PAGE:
The ICC's chief prosecutor says Muammar Gaddafi, his son Saif al-Islam and the Libyan military intelligence chief Abdullah al-Sanussi are responsible for committing crimes against humanity by persecuting and killing protesters during an uprising which began in mid-February. "The office gathered direct evidence about orders issued by Muammar Gaddafi himself, direct evidence about Saif al-Islam organising the recruitment of mercenaries and direct evidence of the participation of al-Senussi in the attacks against demonstrators."
The chief prosecutor added that his office also documented how the three held meetings "to plan the operations" and Gaddafi used his "absolute authority to commit crimes in Libya." Ocampo is confident he has enough evidence."We have such strong evidence, such direct evidence that we're almost ready for trial," he says.

Ocampo's investigators undertook 30 missions to 11 countries. There they collected over 1,200 documents, including videos and pictures and interviewed more than 50 people.
It is the fastest investigation by Ocampo's office in The Hague so far. The UN Security Council sent him to investigate ongoing atrocities against civilians in late February. The prosecutor was quick to act, convinced he can help prevent further crimes.
He already told the council two weeks ago "crimes against humanity have been and continue to be committed in Libya, attacking unarmed civilians including killings and persecutions in many cities across Libya."

Ocampo said he will continue his investigations on "different forms of persecution against civilians, as well as acts of rape and the unlawful arrest, mistreatment and killings of sub-Saharan Africans wrongly perceived to be mercenaries." He added that war crimes charges might also be laid.
In the meantime, it is up to a panel of ICC judges to decide whether or not to issue the warrants. And if they do, Ocampo faces an even bigger struggle: actually getting the Libyans to The Hague. The ICC does not have a police force and Ocampo has already called on states "to prepare for arrests should judges decide to issue arrest warrants. Now is the time to start planning on how to implement possible arrest warrants," he said.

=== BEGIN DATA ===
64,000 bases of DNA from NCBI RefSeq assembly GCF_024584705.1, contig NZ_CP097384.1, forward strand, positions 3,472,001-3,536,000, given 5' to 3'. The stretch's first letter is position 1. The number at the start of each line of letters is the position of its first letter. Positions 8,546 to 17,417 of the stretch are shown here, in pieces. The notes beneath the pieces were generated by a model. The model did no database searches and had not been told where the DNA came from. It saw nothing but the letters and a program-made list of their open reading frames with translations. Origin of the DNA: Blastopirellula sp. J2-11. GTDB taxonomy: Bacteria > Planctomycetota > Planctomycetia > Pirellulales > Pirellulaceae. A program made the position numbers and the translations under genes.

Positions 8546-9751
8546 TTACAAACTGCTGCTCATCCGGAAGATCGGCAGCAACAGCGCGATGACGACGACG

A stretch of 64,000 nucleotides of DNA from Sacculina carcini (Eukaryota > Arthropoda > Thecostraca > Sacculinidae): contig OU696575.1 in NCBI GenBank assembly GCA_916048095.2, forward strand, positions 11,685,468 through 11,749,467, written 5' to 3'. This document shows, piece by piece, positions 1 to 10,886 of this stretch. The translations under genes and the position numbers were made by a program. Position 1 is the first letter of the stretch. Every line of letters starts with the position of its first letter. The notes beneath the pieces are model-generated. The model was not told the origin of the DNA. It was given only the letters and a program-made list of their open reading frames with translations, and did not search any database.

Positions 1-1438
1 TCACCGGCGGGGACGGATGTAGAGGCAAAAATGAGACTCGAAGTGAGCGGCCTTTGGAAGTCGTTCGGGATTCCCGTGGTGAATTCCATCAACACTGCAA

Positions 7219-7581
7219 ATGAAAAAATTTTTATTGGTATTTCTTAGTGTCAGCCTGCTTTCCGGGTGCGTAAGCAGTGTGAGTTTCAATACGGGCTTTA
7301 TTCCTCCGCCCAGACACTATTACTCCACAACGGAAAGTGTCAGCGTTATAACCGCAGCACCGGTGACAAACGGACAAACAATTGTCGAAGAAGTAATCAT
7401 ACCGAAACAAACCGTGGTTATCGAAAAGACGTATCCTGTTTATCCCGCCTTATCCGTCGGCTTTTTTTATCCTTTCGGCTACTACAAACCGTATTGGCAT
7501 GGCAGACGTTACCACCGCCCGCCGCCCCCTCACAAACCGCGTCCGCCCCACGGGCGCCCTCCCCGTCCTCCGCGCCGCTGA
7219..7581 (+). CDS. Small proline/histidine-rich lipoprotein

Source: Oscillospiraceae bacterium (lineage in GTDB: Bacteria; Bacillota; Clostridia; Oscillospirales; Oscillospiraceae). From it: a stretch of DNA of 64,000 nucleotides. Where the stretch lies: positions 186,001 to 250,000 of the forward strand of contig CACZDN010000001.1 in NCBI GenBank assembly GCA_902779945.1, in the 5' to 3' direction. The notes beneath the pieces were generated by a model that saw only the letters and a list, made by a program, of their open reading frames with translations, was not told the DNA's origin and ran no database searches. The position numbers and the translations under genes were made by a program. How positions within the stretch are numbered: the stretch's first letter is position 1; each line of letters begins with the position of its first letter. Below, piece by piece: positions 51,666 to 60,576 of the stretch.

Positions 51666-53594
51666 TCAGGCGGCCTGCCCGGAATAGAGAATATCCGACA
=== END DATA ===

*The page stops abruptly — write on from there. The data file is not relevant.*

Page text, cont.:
This is not the first time an international war crimes prosecutor has probed Colonel Gaddafi's actions. His name was often mentioned in Freetown, in The Hague and in the courtrooms of the Special Court for Sierra Leone SCSL. With the Sierra Leone tribunal in The Hague wrapping up the case against the former Liberian president Charles Taylor, critics maintain others should also be held accountable for war crimes in West Africa.

The Libyan leader trained Taylor and Sierra Leonean rebels at his World Revolutionary Headquarters camps in the 1980s and allegedly funded the warmongers in Sierra Leone and Liberia. Gaddafi has not been indicted by the court. Its first prosecutor, David Crane, recently hinted that the main sponsors of the tribunal would have cut funding if he had gone after the Libyan leader at the time.
If Ocampo's prosecution bid proves successful Gaddafi might meet Taylor again, but this time in the Scheveningen detention unit.

Day Opening - May 19

purple moon

Wednesday, May 18, 2011